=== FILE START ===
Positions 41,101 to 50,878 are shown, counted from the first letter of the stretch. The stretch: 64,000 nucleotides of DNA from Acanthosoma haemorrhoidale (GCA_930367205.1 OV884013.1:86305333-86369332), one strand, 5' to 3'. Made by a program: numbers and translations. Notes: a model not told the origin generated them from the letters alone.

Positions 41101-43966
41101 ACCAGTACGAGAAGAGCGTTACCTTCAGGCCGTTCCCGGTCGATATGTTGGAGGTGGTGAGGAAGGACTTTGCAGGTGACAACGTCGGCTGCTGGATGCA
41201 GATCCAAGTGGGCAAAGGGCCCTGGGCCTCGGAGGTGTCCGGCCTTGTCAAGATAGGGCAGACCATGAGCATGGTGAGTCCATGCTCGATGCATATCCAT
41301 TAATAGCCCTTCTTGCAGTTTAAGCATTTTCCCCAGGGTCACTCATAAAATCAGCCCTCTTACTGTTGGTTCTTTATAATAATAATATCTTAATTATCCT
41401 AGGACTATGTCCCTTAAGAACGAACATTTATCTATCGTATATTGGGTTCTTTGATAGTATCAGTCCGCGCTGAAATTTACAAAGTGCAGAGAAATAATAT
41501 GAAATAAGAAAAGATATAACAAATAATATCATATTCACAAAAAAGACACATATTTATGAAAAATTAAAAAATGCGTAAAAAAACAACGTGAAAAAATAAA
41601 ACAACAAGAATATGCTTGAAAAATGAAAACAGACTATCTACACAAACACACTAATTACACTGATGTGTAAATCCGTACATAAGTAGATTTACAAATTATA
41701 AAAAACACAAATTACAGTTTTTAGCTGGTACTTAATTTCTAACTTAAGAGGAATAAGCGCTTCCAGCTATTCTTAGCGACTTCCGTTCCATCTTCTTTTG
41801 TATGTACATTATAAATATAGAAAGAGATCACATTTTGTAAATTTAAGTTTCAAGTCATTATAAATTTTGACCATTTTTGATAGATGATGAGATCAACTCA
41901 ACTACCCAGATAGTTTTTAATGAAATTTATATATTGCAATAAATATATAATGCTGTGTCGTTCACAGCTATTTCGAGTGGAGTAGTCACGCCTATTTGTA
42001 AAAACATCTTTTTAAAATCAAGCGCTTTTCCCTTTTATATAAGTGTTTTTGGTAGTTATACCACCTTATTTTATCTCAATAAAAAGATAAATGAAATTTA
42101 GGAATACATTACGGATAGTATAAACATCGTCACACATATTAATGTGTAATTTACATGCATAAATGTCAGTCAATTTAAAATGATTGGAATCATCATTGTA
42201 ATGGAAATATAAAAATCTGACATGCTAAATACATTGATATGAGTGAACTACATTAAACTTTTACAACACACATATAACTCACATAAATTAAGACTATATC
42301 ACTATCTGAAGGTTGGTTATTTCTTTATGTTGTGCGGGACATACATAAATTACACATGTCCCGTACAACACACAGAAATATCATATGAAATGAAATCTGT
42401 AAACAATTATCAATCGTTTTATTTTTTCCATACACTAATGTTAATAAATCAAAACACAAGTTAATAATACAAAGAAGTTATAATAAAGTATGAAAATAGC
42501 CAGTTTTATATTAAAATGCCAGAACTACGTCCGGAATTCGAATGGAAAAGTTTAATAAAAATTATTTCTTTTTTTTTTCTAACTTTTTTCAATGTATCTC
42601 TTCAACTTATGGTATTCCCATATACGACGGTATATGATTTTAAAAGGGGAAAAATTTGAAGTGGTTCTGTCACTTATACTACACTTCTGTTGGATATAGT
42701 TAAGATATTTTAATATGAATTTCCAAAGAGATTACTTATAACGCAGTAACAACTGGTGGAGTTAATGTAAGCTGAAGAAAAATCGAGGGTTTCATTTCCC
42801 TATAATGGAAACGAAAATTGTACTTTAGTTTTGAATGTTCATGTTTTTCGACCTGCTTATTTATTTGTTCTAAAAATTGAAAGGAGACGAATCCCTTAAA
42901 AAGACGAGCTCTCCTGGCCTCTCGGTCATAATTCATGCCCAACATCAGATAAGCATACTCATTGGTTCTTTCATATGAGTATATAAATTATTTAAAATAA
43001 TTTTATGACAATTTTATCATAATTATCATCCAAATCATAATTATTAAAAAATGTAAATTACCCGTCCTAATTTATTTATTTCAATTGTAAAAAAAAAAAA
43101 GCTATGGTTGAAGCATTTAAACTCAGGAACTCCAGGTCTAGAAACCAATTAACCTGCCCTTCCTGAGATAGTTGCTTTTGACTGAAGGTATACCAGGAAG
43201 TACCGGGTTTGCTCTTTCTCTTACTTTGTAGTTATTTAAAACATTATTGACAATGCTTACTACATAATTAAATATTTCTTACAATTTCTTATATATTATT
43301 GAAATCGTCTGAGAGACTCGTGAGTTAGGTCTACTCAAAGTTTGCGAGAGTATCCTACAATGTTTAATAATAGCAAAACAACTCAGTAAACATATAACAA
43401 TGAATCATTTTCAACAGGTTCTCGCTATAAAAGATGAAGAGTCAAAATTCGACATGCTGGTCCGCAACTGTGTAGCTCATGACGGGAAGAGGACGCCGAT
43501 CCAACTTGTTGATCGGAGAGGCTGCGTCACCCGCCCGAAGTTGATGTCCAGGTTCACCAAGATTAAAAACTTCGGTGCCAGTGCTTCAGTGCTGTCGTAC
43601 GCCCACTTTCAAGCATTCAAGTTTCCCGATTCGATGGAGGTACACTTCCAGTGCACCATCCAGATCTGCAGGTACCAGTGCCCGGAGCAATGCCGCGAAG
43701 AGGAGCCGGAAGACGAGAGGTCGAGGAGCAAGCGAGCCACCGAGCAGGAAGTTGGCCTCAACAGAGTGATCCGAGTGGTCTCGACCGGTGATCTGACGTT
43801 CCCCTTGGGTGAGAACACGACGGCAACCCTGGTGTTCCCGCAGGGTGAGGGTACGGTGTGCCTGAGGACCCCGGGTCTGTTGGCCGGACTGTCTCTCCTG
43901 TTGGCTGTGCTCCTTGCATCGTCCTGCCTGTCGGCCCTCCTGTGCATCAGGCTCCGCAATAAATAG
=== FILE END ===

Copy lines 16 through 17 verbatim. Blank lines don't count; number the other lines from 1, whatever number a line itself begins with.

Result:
42401 AAACAATTATCAATCGTTTTATTTTTTCCATACACTAATGTTAATAAATCAAAACACAAGTTAATAATACAAAGAAGTTATAATAAAGTATGAAAATAGC
42501 CAGTTTTATATTAAAATGCCAGAACTACGTCCGGAATTCGAATGGAAAAGTTTAATAAAAATTATTTCTTTTTTTTTTCTAACTTTTTTCAATGTATCTC